American PW SCREWY ELGIN

viclip

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Jul 20, 2018
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Two of the three threaded holes for the dial foot screws in the main plate of my current project pocket watch, are stripped. It's a 16s Elgin Model 7 of Grade 340 (manufactured circa 1908).

According to the 1915 Elgin watch material catalog, there were only 3 sizes of dial foot screws used:

~ for all 18s watches, tap diameter of 0.0368" with 140 tpi
~ for all 16s thru 3/0s watches, tap diameter of 0.0248" with 220 tpi
~ for 5/0s & 10/0s watches, 0.0208" tap diameter with 220 tpi

So it's occurred to me that I could re-tap the screw holes to the larger 18s dimension & simply use 18s screws to secure the dial feet in my 16s watch.

Where can I source a tap of diameter 0.0368" with 140 threads per inch?
 

4thdimension

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Oct 18, 2001
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I may be wrong but I doubt that tap is a modern made off the shelf item anywhere and custom made taps cost a small fortune. Many would simply use a near size screws and ease them in but since you are trying to do the right thing and tap the hole first here are two options. Go with a ready made tap of a standard thread that you can find screws for. Make your own tap using a longer steel screw. Groove it and harden it. I would probably find a near matching screw and work it in and out until the threads are formed. Brass is malleable enough I think you could get acceptable results. I'd be happy to learn ideas others have.-Cort
 

viclip

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Thanks for your thoughts 4thdimension.

Of course wth my luck, the movement is nickel rather than brass.
 

viclip

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I've been thinking.

Do metallized epoxies have a role in watch repair? Such as J-B weld which can be drilled & tapped & is robust enought for automotive fastener applications, at least non-critical ones.

Properly applied, dial foot screws should be torqued next to nil, they should just barely hold the feet in place without flexing them & causing the hard enamel to "pop off". How someone managed to strip the hole threads in my project watch is beyond my utter comprehension.

Anyways the epoxy route would enable me to re-use the correct factory screws, assuming that I locate the correct tap.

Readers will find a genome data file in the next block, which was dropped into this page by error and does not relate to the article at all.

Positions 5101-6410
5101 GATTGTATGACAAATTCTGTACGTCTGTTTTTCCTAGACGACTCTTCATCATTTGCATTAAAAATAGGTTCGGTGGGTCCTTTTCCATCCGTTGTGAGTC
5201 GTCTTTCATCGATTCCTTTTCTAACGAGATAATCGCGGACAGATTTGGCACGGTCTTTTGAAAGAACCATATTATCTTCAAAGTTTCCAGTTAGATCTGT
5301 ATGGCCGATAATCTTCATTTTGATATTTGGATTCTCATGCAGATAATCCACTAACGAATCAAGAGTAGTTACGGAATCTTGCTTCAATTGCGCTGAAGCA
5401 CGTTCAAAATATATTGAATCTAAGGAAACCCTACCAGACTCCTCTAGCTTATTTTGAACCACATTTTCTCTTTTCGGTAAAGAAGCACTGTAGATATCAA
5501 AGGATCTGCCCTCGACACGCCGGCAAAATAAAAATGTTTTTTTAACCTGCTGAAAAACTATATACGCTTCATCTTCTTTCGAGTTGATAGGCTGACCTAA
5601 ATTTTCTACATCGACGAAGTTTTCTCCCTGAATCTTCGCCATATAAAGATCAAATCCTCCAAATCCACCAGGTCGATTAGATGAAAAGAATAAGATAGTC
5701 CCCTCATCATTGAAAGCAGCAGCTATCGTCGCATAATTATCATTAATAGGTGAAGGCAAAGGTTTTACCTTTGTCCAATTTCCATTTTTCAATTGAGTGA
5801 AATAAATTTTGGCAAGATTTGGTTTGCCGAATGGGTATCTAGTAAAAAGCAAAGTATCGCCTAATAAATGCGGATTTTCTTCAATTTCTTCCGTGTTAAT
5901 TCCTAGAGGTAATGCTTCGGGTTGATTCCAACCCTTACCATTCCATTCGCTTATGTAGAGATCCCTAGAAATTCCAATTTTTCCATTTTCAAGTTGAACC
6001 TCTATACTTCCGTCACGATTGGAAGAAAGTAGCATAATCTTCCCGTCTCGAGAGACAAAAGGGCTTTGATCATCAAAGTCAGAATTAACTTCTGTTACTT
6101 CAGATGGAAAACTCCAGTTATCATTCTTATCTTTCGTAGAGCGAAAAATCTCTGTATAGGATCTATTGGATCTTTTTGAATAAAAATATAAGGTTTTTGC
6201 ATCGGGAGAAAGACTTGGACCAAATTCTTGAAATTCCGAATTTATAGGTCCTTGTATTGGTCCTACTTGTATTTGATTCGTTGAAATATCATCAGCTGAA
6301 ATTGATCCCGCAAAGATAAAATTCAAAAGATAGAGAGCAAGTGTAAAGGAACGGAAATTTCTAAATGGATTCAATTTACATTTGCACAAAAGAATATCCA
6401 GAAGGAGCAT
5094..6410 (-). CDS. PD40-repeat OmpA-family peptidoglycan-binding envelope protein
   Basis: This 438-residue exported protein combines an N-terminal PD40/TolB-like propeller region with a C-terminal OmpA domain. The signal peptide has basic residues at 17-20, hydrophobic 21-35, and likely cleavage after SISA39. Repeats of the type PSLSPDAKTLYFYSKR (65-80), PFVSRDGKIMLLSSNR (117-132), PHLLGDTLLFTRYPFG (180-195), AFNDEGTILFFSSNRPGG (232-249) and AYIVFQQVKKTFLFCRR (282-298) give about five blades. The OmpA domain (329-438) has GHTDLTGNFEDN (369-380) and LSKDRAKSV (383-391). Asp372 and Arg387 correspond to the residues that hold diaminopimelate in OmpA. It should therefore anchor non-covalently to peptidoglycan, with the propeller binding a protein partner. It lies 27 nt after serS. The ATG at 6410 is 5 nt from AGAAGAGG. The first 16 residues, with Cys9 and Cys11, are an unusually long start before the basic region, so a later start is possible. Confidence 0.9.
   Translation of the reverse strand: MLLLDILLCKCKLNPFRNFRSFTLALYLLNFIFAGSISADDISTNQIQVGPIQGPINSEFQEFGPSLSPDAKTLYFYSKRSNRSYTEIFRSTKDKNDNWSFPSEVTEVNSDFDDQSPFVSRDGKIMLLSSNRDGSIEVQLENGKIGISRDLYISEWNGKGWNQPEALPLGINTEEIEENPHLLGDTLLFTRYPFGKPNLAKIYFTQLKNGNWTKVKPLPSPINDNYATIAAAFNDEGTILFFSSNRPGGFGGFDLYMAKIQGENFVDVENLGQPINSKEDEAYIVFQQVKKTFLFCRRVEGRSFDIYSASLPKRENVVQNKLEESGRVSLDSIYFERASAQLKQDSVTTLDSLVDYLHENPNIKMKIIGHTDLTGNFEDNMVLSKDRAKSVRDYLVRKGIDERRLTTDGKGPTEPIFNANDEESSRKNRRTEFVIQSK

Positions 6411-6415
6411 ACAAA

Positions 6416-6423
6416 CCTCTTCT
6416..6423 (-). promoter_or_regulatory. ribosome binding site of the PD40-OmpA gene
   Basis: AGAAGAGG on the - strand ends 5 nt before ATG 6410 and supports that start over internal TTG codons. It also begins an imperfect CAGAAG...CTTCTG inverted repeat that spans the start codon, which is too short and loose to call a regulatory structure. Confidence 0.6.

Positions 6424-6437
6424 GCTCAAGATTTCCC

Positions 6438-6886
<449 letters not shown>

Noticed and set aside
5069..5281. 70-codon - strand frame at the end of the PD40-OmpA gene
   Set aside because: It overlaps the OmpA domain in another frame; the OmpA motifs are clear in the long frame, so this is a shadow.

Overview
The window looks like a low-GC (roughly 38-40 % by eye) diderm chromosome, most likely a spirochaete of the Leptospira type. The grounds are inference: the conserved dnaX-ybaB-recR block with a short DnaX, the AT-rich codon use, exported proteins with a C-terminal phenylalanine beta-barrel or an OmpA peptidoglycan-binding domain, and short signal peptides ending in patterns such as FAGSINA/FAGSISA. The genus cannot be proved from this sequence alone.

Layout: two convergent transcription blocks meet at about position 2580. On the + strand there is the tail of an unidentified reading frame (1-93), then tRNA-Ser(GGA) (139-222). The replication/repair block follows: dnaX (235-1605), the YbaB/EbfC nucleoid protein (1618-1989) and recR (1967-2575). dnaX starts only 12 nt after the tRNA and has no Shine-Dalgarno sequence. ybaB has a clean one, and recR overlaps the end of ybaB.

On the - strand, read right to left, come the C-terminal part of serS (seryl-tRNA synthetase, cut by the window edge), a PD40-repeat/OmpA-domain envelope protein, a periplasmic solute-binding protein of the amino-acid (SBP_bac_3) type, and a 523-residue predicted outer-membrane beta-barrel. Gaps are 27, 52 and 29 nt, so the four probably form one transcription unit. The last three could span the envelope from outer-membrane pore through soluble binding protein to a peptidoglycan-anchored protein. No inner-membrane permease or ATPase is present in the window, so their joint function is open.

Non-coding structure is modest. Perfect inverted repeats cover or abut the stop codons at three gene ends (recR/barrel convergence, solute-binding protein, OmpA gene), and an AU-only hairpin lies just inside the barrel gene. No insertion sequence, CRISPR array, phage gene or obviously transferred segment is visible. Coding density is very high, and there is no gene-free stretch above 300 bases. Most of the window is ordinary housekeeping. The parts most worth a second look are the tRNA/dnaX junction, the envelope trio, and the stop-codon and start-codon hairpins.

kevin h

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Apr 9, 2015
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It just so happens ..... I was in your shoes last month . I have some taps , but if the hole is stripped out , you need to go bigger or plug and drill , or are you trying to chase them ? The pictured set goes to 038-140 , I have other taps also

s-l1600.jpg
 

viclip

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Jul 20, 2018
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It just so happens ..... I was in your shoes last month . I have some taps , but if the hole is stripped out , you need to go bigger or plug and drill , or are you trying to chase them ? The pictured set goes to 038-140 , I have other taps also

View attachment 489040
Hi kevin h, I'm heading in the direction of plug/drill/tap so that I could re-use the factory screws. The two holes in question are so badly stripped that the screws can be pushed all the way in without even turning them.

This would call for a tap diameter of 0.0248" with 220 tpi.

Can you provide?
 

mooredan

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Jan 23, 2022
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I have a similar problem: An Elgin 12s with a stripped out thread in the main plate for one of the dial foot screws. Tap size: 0.0248", 220 tpi

My first thought was to drill and tap for the next size up dial screw 0.0368", 140 tpi I got some of the larger dial foot screws, and I guess I got lucky and found the $2.00 Elgin tap set on ebay. The set is "complete", but several taps are broken including the 0.0368", 140 tpi Yes, it is difficult to find one. Can anyone provide a source? I see another tap set on ebay as part of a larger set of tools, but its hard to see if the needed one is there or intact.

Now I'm thinking to fill the hole with JB Weld, and drilling and tapping for the original screw. Besides, the next size up dial foot screw is about 50% larger and will take a bigger bite out of the main plate's edge, possibly leaving a very thin-walled hole. So is the JB Weld route a viable option?

For completeness, I found a some further data on the Elgin tap set:

ElginTapSet-1.jpg

ElginTapSet-2.jpg
 

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